Earlier this summer, the Advisory Committee on Immunization Practices (ACIP) of the CDC recommended against using nasal flu vaccine (or flumist) for children due to lack of effectiveness. This recommendation was echoed by the American Academy of Pediatrics (AAP). This was very disappointing news for some kids and parents who prefer a squirt in the nose over a poke. But more disappointing was the data informing the recommendation which showed that FluMist was not only ineffective at preventing most strains of influenza, it was even worse against H1N1, the swine flu.
Remember the summer of 2009? I do! The pediatrician’s office in summer is usually lazy days of school physicals and summer-fun-related injuries. But that summer the office was packed with high fevers, cough and severe body aches: summer camps shut down, entire families suffered together. That was the H1N1 epidemic, which caused a public health emergency in the US and globally.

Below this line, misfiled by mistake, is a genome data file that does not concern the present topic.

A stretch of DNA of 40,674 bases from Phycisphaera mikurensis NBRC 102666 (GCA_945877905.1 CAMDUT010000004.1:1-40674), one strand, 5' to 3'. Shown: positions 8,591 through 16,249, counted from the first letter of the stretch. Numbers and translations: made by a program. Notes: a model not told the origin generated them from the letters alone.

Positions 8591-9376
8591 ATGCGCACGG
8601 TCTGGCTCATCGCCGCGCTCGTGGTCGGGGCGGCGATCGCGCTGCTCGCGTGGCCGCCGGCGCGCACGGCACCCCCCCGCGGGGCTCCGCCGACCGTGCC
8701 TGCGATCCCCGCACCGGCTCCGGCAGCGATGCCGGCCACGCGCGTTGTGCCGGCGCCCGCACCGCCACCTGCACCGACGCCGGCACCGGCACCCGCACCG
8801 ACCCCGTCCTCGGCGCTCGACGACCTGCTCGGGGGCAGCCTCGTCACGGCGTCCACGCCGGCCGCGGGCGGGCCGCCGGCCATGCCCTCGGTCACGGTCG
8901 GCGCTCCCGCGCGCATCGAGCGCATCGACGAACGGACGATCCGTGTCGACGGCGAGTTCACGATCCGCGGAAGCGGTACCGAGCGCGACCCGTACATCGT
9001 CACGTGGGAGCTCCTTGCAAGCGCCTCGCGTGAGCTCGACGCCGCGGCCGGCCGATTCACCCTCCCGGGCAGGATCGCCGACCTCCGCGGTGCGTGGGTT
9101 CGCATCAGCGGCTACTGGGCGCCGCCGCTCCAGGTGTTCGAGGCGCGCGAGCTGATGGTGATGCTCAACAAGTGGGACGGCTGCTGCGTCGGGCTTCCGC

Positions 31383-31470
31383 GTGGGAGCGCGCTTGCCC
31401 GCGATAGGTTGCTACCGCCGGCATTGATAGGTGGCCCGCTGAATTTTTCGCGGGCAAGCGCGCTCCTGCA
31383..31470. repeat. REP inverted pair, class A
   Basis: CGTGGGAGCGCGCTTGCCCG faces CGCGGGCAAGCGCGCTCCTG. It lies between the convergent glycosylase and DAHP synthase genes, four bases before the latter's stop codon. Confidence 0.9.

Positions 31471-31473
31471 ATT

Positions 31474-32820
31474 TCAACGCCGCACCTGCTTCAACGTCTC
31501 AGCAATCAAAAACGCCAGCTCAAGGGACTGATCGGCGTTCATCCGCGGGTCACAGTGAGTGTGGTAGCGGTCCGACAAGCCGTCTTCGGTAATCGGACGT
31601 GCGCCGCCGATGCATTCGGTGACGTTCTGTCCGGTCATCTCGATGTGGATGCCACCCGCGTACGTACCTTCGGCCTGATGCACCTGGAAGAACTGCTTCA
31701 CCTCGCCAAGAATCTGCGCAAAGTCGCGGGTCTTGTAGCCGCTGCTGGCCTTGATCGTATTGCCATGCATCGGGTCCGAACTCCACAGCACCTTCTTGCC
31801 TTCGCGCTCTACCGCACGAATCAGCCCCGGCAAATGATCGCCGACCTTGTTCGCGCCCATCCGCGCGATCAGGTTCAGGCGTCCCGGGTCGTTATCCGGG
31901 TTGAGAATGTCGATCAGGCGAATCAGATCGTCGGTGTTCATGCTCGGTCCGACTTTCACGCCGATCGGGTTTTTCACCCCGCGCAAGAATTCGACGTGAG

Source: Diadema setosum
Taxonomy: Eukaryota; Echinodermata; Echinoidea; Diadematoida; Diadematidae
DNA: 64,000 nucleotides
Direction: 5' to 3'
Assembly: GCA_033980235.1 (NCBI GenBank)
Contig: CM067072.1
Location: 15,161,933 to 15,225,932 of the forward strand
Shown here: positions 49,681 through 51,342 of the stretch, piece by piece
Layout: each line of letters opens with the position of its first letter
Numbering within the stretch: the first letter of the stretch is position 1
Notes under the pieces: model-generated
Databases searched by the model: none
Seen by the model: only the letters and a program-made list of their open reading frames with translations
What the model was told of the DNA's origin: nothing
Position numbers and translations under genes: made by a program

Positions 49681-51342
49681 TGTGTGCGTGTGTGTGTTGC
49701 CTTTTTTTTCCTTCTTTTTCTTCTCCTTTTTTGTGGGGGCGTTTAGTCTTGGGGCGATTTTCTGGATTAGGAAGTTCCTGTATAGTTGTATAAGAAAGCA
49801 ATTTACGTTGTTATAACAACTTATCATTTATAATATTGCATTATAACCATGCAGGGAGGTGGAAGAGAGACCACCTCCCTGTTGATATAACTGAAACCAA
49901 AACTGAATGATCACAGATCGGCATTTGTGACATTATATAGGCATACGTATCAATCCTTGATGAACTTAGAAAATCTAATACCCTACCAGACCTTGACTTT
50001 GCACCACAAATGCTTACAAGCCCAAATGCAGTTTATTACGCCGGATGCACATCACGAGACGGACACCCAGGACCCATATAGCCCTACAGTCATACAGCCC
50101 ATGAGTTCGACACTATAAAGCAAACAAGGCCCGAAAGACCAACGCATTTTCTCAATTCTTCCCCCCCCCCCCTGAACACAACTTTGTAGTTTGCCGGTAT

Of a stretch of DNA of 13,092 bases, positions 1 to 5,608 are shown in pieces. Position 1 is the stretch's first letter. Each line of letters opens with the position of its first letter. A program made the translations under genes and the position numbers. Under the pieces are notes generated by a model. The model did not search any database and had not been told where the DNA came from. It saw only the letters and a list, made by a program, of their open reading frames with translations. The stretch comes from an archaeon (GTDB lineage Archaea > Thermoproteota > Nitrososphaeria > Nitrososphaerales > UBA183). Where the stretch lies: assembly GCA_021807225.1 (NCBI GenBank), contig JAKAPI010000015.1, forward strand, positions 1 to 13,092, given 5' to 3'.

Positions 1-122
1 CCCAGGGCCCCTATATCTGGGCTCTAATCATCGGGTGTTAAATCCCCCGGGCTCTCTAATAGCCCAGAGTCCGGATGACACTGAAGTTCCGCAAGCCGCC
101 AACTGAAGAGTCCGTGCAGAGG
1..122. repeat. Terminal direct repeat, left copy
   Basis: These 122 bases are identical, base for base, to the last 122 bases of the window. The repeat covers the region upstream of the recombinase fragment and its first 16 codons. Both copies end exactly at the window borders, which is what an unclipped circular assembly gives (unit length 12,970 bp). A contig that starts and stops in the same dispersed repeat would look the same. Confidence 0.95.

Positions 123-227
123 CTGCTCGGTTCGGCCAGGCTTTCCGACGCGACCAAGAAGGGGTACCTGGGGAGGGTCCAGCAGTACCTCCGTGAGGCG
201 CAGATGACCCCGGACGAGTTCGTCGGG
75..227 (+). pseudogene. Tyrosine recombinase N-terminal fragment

In 2003, nasal flu vaccine was introduced with three strains, the same as those included in the injectable vaccine. Early studies showed good efficacy, in fact, even better efficacy for the mist than the injection. (Joy!) When the H1N1 strain was incorporated in the nasal vaccine in 2013, it appears that the efficacy plummeted. Vaccine effectiveness for H1N1 with mist was -21%! Kids who got mist were almost 4 times more likely to get influenza than kids who got the injectable vaccine. There are multiple hypotheses for why this happened: perhaps there was a problem with the H1N1 strain, or perhaps the 4th strain caused interference, or perhaps as more kids are in the “previously vaccinated” category, the mist does not generate an adequate immune response.
No matter the reason, here we are: no FluMist. ACIP and AAP still recommend flu vaccination for all kids 6 months and over. Alternative vaccine forms are in the works, some already approved for adults, like a jet injector (very Star Trek), but for now kids will get a flu injection.